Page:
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Coca-Cola scores Olympic recycling success

UK – Coca-Cola collected 10.5 million of the 17 million plastic bottles that were sold during the 2012 Olympic Games in London, thereby creating a total of 42 million green bottles, avoiding 290 tonnes of waste going to landfill and saving the emission of an estimated 310 tonnes of carbon, the major brand states.

Originally, around 20 million drinks bottles were expected to be collected during the event. This would have resulted in the creation of 80 million new plastic bottles, each containing 25% rPET. According to Coca-Cola, visitors ultimately recycled only around half the number of bottles as had been anticipated because, most likely, they accidentally discarded them in regular waste bins.

Coca-Cola’€™s Head of Sustainable Games Katherine Symonds has pointed out to BusinessGreen: ‘€˜There is no dress rehearsal for an event like the Games so our estimates were always just that.’€™ Nevertheless, she added, the rPET objective was achieved after all.

According to Mrs Symonds, this is a success that would not have been possible if not for the Continuum joint venture and its recycling facility ‘€“ in which Coca-Cola and ECO Plastics have invested around £15 million (US$ 24 million). Both parties claim that by sending all the plastics to this plant, they were processed ‘€˜on the fast track’€™ such that remanufacturing occurred within a six-week time-frame.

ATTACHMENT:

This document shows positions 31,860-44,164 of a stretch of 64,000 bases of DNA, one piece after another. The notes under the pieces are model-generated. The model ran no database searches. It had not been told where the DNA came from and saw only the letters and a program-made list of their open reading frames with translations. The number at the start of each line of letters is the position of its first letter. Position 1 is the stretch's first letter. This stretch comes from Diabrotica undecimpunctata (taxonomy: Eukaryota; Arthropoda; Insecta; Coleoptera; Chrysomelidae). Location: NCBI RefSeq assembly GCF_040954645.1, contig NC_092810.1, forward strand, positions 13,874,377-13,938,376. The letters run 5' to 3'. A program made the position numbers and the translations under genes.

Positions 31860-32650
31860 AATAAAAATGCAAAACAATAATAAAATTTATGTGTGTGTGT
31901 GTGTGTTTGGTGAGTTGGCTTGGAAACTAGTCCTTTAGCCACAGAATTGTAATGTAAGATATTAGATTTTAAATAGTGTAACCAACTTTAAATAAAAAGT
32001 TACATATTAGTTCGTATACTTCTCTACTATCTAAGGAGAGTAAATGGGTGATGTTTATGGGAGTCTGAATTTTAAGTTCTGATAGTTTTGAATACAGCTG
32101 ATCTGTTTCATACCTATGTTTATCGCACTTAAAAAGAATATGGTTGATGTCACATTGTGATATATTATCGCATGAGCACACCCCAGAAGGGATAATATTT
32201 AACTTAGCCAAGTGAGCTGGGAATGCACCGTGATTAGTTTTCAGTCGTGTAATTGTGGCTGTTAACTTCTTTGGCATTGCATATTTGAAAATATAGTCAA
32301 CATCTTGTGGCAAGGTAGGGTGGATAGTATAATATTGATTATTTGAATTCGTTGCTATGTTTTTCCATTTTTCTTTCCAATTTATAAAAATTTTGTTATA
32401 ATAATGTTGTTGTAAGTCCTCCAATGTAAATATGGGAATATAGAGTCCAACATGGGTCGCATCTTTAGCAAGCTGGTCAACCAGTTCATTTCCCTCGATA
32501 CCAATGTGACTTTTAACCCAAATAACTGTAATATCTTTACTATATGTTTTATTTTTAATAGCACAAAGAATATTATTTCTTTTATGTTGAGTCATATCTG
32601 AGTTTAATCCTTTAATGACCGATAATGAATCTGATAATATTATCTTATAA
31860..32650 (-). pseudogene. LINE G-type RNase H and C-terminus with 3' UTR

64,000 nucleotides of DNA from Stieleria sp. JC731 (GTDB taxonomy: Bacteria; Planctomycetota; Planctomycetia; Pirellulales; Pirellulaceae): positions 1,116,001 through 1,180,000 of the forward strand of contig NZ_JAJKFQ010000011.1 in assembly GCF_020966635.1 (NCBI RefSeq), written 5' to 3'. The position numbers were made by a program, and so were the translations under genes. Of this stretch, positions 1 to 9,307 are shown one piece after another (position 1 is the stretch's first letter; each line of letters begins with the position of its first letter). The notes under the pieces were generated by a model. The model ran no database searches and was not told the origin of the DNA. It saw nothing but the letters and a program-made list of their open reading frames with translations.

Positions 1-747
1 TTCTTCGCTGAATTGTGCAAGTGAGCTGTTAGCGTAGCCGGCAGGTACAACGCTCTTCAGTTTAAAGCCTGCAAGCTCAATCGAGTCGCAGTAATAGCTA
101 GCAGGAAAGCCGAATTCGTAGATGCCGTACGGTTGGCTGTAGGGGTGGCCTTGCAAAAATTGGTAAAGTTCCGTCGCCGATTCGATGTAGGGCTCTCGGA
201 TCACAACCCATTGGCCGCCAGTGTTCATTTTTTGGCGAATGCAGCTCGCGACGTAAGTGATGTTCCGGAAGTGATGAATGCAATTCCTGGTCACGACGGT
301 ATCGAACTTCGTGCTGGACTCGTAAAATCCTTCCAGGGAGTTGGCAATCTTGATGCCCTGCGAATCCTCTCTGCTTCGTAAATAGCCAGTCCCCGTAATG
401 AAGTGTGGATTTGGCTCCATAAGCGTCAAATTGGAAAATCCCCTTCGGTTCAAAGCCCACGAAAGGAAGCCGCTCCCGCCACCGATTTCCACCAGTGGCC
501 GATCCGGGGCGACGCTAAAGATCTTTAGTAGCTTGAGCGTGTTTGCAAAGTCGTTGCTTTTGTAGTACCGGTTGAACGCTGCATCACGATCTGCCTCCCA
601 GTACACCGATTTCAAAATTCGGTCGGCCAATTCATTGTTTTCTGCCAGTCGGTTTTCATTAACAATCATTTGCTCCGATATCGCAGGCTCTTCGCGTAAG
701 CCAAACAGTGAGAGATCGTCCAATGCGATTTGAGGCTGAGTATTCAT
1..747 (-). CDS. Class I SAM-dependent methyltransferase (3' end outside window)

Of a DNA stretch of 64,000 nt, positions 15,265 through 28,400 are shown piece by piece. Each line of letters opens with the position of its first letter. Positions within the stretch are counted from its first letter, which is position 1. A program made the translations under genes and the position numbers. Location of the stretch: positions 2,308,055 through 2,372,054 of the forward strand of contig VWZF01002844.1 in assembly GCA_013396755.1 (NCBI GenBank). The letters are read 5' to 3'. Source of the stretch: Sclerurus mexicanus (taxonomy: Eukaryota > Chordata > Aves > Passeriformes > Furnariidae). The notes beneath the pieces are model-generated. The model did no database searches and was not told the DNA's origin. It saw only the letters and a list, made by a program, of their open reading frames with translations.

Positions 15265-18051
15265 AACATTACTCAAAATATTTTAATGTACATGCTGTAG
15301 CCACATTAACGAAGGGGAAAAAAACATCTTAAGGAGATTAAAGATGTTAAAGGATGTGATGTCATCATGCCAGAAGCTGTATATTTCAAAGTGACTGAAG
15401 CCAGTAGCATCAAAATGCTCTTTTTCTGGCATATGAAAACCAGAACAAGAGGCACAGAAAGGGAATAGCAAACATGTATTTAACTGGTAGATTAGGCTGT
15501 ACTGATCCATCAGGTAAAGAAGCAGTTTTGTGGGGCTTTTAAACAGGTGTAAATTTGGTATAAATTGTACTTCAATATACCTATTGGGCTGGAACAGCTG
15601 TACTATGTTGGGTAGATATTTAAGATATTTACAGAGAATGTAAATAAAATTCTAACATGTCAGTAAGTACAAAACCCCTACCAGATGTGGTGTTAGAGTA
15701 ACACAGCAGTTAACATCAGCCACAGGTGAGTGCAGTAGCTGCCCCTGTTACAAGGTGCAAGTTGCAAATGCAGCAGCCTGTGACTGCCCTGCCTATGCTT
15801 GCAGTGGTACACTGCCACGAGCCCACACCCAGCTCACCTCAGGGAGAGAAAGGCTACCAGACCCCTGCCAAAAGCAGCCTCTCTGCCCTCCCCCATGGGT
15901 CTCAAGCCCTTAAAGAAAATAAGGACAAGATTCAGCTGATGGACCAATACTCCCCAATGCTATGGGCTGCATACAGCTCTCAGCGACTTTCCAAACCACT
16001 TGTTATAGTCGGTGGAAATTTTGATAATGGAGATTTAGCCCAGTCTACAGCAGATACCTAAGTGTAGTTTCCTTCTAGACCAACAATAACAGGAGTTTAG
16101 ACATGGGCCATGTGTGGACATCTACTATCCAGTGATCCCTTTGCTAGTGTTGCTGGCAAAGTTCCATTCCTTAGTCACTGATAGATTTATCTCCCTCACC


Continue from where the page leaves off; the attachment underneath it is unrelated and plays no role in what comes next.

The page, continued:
This six-week target was promoted to raise consumer confidence about the benefits of recycling, says Ms Symonds. Some UK residents still believe that a certain amount of waste sent for recycling ends up in landfill any way, she points out.

She concludes: ‘€˜Before Continuum was built, two thirds of plastic waste was being shipped overseas to be recycled. Now only one third is going overseas. When a trusted brand like Coke comes forward and says ‘€œleave it to us, we’€™ve got it under control’€, and then it’€™s back on the shelf within six weeks, it gives people a great sense of reassurance.’€™

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